Ar’n’t I a Woman?: Female Slaves in the Plantation South by Deborah G. White

Red Clay, Blue Cadillac: Stories of Twelve Southern Women by Michael Malone

Scarlett Doesn’t Live Here Anymore: SOUTHERN WOMEN IN THE CIVIL WAR ERA (Women in American History) by Laura F. Edwards

Being Dead Is No Excuse: The Official Southern Ladies Guide To Hosting the Perfect Funeral by Gayden Metcalfe and Charlotte Hays

Somebody Is Going to Die if Lilly Beth Doesn’t Catch That Bouquet: The Official Southern Ladies’ Guide to Hosting the Perfect Wedding by Gayden Metcalfe and Charlotte Hays

The Southern Lady: From Pedestal to Politics, 1830-1930 by Anne Firor Scott

The Belle Gone Bad: White Southern Women Writers and the Dark Seductress (Southern Literary Studies) by Betina Entzminger

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Linchpin & Salons

I like audio books like Linchpin by Seth Godin, they help charge my personal batteries and press me to do something. I’ve enjoyed several of Godin’s books, but I think Linchpin is my favorite. I don’t know why. Maybe, because they remind me that change is possible from any position or point. Maybe, because them help me reaffirm that my art is something real. That doing what I love is something I should be doing.

When I listened to Godin’s Tribes,I remembered feeling fired up, but not really knowing what to do with that energy. I often feel like paralyzed by choice. That I want to do everything and don’t know where to start. Then I’m reminded to just start! Doing the work. Producing something and getting out the door is the point or at least the start. Godin calls it your art, your real work.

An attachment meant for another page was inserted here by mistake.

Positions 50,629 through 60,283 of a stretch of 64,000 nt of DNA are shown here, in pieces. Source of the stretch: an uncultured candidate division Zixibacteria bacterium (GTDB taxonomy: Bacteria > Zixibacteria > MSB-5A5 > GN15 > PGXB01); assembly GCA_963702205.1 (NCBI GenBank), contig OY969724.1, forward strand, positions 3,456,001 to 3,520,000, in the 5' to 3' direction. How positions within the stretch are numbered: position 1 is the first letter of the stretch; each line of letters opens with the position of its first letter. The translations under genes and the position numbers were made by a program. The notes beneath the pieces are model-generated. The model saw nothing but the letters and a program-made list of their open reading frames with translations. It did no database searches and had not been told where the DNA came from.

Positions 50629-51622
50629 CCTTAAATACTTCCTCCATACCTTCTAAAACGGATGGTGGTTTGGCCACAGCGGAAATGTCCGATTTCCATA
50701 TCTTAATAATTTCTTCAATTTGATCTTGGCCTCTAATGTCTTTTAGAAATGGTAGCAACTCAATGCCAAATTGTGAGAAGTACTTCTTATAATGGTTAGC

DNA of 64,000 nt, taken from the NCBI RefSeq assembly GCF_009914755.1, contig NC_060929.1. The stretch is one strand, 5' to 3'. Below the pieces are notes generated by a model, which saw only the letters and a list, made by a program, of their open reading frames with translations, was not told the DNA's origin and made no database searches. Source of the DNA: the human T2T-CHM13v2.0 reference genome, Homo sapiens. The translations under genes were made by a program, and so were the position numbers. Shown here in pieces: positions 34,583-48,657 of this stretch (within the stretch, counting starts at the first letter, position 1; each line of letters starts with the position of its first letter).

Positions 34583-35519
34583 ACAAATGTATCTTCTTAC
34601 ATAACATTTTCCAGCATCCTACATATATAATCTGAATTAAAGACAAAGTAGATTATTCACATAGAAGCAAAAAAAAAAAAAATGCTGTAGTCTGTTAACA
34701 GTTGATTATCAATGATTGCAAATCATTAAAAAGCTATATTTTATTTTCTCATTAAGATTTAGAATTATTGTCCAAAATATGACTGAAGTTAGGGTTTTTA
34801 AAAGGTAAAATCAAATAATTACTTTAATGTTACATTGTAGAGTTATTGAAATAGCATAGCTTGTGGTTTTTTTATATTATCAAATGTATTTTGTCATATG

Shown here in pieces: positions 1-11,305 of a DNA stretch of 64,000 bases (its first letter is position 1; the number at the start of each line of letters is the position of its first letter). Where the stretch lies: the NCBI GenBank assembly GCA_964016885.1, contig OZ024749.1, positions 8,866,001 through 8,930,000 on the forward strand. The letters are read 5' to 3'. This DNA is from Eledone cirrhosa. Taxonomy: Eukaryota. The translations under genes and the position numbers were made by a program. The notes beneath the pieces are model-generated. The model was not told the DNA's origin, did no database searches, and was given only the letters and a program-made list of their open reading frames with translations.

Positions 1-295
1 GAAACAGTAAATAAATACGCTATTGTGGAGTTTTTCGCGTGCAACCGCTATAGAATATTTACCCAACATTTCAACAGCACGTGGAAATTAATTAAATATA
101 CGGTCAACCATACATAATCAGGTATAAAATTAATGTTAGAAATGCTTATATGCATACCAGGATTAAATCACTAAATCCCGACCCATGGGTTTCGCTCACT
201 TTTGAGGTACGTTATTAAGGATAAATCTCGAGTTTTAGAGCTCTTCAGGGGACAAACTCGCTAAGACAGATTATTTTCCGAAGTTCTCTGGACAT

He talks about fighting the distractions and the Lizard Brain. As he gives his examples, I can see them at work in the life around me.

Sunday, I hosted a Women’s Book Salon. One person attended. My friend Toni Orrill, who has a deep faith. We’d both chosen to read about women who led religious lives.  I’d read about Margery Kempe and she’d read about St. Teresa and about a missionary’s wife who’s name is escaping me at the moment (I’ll have to ask again).  As she was telling me about St. Teresa and ‘soul work’ the words she was using to describe this where the same words that Godin had used in Linchpin.

It was so odd to here these echoes in my mind. One about building your inner castle and working on your soul while fighting the distractions or serpents. The other about finding your true work, your art while fighting the distractions of modern life and your Lizard Brain.

We talked about these parallels for a while before delving back into the lives of the women we’d chosen to read about and the back to our own lives. It was a great conversation.

I always want to read everything. I become curious about the stories presented to me everyday. When the stories and ideas come together like this (I can’t help imaging spider webs in my mind) it is like a magic moment that gives me an amazing amount of energy that I can’t wait to channel into new projects.

What charges your batteries? What ideas have come together for you lately?

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Women of the World Book Salon

This is just a reminder that the Women’s Book Salon at the Mandeville, LA Barnes & Noble will be taking place on May 2nd @ 4pm. This salon is open to everyone. There is no set book, just chose something related to the topic and and join the wonderful discussion.

I’ve decided to talk about the Book of Margery Kempe. I’ve been interested in her since I read the Book of the Maidservant by Rebecca Barnhouse. Her story isn’t very long and though I’m enjoying it, it is taking me ages to read. I will have to make an effort in the next few days to finish the book.

I look forward finding out what everyone picked.